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This is the film that started it all (in more ways than one). This was the play and subsequent film which gave rise to the career of James Whale - acclaimed director of such hits as Waterloo Bridge, Showboat, The Man in the Iron Mask, as well as being the father of horror with Frankenstein, The Old Dark House, The Invisible Man, and The Bride of Frankenstein. Without his directing this play, whose meteoric rise in England paved his way to Hollywood, we might never have been given the same treatment of Shelley's opus and the key to modern horror films.
The film itself is also a first in that it was the first major film to deal with World War I in such a way that brought it's own brand of horror to the masses. As with other filmmakers whose actual wartime experiences have brought us closer to the realities of war (Oliver Stone, Samuel Fuller, to name a couple) the material was emotional and close to Whale.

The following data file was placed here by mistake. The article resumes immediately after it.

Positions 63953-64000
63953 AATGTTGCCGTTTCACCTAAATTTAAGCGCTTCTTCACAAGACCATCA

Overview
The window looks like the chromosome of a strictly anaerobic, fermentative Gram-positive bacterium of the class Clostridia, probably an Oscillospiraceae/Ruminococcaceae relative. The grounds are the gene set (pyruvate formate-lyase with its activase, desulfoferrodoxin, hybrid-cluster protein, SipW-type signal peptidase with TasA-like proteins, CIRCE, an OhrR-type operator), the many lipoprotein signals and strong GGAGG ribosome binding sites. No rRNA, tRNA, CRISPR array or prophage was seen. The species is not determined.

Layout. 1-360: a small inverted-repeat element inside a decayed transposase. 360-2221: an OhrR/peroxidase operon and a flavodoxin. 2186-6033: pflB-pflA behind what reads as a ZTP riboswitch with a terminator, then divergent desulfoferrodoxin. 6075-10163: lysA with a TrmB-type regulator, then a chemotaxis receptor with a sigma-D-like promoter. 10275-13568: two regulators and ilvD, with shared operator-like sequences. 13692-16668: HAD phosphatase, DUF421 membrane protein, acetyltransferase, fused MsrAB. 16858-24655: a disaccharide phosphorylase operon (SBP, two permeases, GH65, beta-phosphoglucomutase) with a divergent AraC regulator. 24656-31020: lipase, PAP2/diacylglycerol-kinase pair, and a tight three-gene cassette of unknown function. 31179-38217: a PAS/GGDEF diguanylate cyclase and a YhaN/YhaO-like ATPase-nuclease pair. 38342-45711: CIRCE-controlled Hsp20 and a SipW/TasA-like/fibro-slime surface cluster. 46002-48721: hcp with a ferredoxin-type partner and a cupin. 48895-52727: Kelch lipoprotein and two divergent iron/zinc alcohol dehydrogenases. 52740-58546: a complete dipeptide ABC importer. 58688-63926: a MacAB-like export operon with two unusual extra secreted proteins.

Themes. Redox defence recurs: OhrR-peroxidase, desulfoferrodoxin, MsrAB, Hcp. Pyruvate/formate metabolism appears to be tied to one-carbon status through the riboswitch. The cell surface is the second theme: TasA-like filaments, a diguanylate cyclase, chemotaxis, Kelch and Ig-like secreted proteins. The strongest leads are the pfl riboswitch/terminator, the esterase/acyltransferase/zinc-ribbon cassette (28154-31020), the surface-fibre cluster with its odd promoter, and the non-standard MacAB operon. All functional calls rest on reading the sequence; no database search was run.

Although the first film of this type and a box office hit, Journey's End would yield to All Quiet On the Western Front as the definitive WWI film. Truthfully, All Quiet... is a much better film, however, they are two distinct films dealing with the "reality" of war from wholly different perspectives. All Quiet... gives stirring battle sequences which still stand up but also attempts to represent the common soldier's experience. Journey's End, a play written by RC Sheriff tells the story from the perspective of English officers, of which Sheriff and Whale had both been apart. In this regard, the material can be appear dated and seem more melodramatic than intended.
The film suffers more from the simplistic camera settings than from its significance as an early talkie. Whale's direction is handled perfunctorily as if recreating the stage play. There are a few scenes which go beyond this limitation but they are few in 120 minutes of film. The true success is the first film performance of Colin Clive who handled the material for Whale on stage as Captain Stanhope (after Laurence Olivier left the play after its initial run). Clive is cast perfectly as the tormented Captain (a mood he would later immortalize in Frankenstein). Ian McLaren also deserves recognition as the intelligently human face of Lt. Osbourne.
There are many reasons to seek out this rare historical film. From its place in cinematic lore and significance in the War genre to the fine performances. Either way, its a treat.
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